I work out twice a week, and I do a form of the “SuperSlow” method. My exercises consist of chin-up negatives, bodyweight squats, push-ups, bodyweight rows, side leg-raises and the like. On my workout and off days, I walk or go hiking for at least 45 minutes in order to incorporate some low-intensity cardiovascular exercise to aid muscle recovery. My personal trainer, Steve Maxwell, is an established professional in the field. We communicate only through email (never met him in person yet!) and I send him training logs where I track my weight, resting heart rate, energy levels, sleep, stress levels, and more.

 Believe it or not, this *is* my relaxed face
Believe it or not, this *is* my relaxed face

Agency

Steve has trained many pregnant women in his extensive career (almost forty years – he’s 61!), so he knows what’s safe and what isn’t, and he understands that “each person is unique with unique issues.” Above all, he encourages and trusts me to pay attention to what my body is telling me. For instance, *I* decided when to stop doing sit-ups, and I simply told him. He adjusted my workout accordingly – no lectures, no fuss. He knows that I know what to look out for. The simple act of being treated like an adult and allowed agency over my physical fitness, instead of barraged with messages of “you don’t know what’s good for you” (which is something pregnant women hear regularly) is empowering. Because my thoughts/concerns are acknowledged, I trust Steve’s advice about my physical fitness.

Do Your Research

A pregnant woman can and definitely should research and consult with care providers and fitness professionals to decide what is right for her and her baby without some buttinsky trying to police her decisions. I’ll post some links that I’ve found useful below, but I’ve actually avoided a lot of baby books. Information changes and so it’s important to pay attention to publishing dates, and check the source’s sources. Where are they getting their information from? Some red flags of 10 years ago have been tested and OK’d by now.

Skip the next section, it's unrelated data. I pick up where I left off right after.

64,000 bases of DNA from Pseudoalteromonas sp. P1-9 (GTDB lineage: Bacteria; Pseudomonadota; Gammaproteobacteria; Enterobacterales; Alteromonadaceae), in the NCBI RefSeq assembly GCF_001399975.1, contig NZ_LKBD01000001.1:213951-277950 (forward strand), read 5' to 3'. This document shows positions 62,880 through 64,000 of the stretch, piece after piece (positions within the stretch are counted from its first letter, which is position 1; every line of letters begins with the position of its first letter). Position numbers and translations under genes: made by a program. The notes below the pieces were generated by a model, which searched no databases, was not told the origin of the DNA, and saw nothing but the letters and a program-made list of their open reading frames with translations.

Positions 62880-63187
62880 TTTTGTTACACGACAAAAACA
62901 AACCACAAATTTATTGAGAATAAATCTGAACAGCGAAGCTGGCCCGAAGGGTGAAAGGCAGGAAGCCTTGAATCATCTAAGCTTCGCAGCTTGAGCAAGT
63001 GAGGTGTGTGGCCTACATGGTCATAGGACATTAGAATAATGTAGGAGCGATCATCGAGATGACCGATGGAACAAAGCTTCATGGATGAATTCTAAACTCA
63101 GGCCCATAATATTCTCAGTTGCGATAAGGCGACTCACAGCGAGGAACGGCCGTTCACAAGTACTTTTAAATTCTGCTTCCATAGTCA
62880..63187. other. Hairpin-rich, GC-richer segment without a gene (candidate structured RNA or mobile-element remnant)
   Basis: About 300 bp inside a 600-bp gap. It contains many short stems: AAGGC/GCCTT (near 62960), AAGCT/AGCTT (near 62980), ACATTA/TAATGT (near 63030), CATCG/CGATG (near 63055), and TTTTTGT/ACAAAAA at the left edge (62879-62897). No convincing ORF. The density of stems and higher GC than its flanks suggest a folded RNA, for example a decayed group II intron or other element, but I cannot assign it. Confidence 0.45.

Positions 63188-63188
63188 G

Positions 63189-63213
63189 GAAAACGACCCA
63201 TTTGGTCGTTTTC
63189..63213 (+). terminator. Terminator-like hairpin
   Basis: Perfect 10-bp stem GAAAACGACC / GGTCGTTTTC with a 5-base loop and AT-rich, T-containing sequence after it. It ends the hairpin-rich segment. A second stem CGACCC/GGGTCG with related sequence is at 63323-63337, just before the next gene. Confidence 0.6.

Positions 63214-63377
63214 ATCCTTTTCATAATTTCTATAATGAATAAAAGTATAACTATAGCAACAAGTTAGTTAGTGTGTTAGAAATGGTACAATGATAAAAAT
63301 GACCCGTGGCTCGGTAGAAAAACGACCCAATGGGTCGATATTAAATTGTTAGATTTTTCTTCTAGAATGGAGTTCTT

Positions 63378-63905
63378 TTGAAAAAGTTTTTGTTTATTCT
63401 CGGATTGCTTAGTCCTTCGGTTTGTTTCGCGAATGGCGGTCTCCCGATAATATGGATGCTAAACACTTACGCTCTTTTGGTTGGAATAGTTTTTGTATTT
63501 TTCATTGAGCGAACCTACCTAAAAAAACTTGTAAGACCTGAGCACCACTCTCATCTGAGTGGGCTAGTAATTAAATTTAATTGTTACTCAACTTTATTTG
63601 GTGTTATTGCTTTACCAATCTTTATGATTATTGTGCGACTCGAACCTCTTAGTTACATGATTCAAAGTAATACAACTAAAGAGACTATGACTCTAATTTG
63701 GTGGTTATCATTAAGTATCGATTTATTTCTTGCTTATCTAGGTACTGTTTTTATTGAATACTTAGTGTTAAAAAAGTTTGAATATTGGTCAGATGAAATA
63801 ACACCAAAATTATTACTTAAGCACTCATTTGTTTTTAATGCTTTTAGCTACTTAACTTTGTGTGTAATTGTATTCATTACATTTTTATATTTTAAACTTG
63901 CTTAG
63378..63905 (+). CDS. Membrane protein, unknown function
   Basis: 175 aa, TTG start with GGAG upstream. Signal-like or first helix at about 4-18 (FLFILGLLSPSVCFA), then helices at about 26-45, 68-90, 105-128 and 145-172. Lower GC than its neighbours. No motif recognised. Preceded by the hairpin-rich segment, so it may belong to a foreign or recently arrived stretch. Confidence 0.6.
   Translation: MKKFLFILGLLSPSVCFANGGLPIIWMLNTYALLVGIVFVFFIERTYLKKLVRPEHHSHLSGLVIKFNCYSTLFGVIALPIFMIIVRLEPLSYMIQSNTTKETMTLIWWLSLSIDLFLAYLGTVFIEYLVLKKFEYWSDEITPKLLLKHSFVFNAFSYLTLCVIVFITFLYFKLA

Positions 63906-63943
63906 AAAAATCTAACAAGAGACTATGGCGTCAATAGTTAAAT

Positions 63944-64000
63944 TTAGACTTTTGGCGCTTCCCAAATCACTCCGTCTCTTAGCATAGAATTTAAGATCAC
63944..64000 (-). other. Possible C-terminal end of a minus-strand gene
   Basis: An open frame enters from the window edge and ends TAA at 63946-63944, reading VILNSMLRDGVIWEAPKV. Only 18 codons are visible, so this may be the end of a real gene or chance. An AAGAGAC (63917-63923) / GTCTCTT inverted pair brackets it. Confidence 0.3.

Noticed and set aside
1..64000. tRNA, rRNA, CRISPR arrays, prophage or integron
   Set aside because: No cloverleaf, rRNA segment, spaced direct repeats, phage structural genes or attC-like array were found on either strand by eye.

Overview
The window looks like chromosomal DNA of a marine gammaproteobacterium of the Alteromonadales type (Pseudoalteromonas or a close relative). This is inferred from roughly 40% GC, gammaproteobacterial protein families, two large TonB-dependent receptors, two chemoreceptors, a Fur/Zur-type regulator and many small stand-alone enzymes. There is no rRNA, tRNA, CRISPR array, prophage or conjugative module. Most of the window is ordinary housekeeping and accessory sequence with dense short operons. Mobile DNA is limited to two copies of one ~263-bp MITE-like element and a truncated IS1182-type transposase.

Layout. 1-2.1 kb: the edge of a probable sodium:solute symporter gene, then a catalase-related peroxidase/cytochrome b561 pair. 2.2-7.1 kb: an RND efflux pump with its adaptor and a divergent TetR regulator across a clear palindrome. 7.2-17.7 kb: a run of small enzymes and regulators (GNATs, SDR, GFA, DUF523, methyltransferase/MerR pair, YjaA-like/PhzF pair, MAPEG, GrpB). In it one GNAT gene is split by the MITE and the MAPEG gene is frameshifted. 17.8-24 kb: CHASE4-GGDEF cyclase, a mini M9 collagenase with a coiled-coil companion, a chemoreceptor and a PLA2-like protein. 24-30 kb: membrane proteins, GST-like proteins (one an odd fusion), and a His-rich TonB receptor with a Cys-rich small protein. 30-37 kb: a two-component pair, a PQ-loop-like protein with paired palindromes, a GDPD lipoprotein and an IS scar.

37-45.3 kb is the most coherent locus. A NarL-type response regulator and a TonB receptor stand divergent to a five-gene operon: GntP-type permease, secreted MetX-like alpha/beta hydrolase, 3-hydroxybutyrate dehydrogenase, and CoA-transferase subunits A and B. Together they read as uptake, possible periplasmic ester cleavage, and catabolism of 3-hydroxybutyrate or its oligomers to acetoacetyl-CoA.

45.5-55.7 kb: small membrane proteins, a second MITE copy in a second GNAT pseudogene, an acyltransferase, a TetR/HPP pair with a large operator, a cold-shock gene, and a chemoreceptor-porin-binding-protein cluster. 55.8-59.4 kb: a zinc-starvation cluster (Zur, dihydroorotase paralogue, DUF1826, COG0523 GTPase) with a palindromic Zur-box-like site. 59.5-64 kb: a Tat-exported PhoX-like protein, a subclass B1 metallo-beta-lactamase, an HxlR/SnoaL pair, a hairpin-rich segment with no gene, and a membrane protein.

Listen to Your Body

When it comes to strength training, it is perfectly reasonable to continue with it throughout pregnancy and beyond. With that said, at certain points I have had to make concessions; I stopped laying on my stomach at 8 weeks and stopped on-my-back exercises at 20 weeks, because I followed my body’s cues. If something doesn’t feel right, I stop. I stopped cycling because I’m afraid of getting hit by a car. This isn’t what everybody does, but it’s what works for me – I’m all about telling people “you do you!”

Why Do People Hassle?

There is a prevalence of individuals thinking they “know better” and using myths (UGGH GREY’S ANATOMY) to argue with pregnant women if they’re doing something this one person considers outside the norm for their idea of pregnancy. It’s akin to the sexist dual narrative that women face; nothing we do is correct. We’re either doing too much or not enough, we’re gaining too much weight or not enough, and so on. Why isn’t my belly huge yet? Am I eating enough fish? But wait, you gotta lay off swordfish and anything with too much mercury! The list goes on. I’m hesitant to dwell on pregnancy in conversation because the topic always inevitably turns into a lecture about “WELL MY SISTER DID THIS AND IT WORKED GREAT SO YOU SHOULD DO IT TOO.”

***

What’s reflective of the systemic policing of pregnant women is that these people don’t even realize they overstepped a boundary. Perhaps this is due to a societal green-light to ask personal questions of pregnant women. These conversations, to me, present views about pregnant women on a grander scale. A friend of mine made an observation on twitter that is so true: “Pregnant bodies are public bodies.” We’re painted as hormonal, waddling whiners who are constantly crying or raging after an ice cream cone. Yes, hormones are a-raging during pregnancy, but I have not lost my senses.

To get to the heart of it, I ask them what they know about pregnancy fitness and what they’ve read up on. I try to use it as a means to create a positive discussion with the individual about what messages are being sent in society about pregnancy and pregnant women.

I’ve also found that equipping myself with sarcastic retorts helps too: “Oh my gosh, thank you, I had no idea I was pregnant!” is a staple, and usually only reserved for someone who’s gone too far. I usually say something like “Thank you for your concern, but I know what I’m doing.” You’d be surprised how many times people just pause and either get defensive, or embarrassed and apologize.

Infuriating, yet so terribly common. What say you, readers? Have you experienced this? What is it about pregnant women that destroys normal boundaries with friends and strangers alike?

Pregnancy Websites I Consult and Interesting Reads:

http://www.babycenter.com/

http://www.nhs.uk/conditions/pregnancy-and-baby/pages/pregnancy-and-baby-care.aspx#close

http://www.thebump.com/

http://vitals.lifehacker.com/the-truth-about-exercising-while-pregnant-its-okay-to-1682602976

http://maxwellsc.com/articles.cfm

 

Jenna Lång is a historian and serial expat who blogs about her research and adventures abroad at The Expat Historian. This blog post is not meant to replace the advice of any healthcare or fitness professional and only reflects the views and experiences of the author.

Crossfit · family

CrossFit, pregnancy, and working out

bellyThe internet went wild this week over photos of a CrossFitting mother to be lifting weights.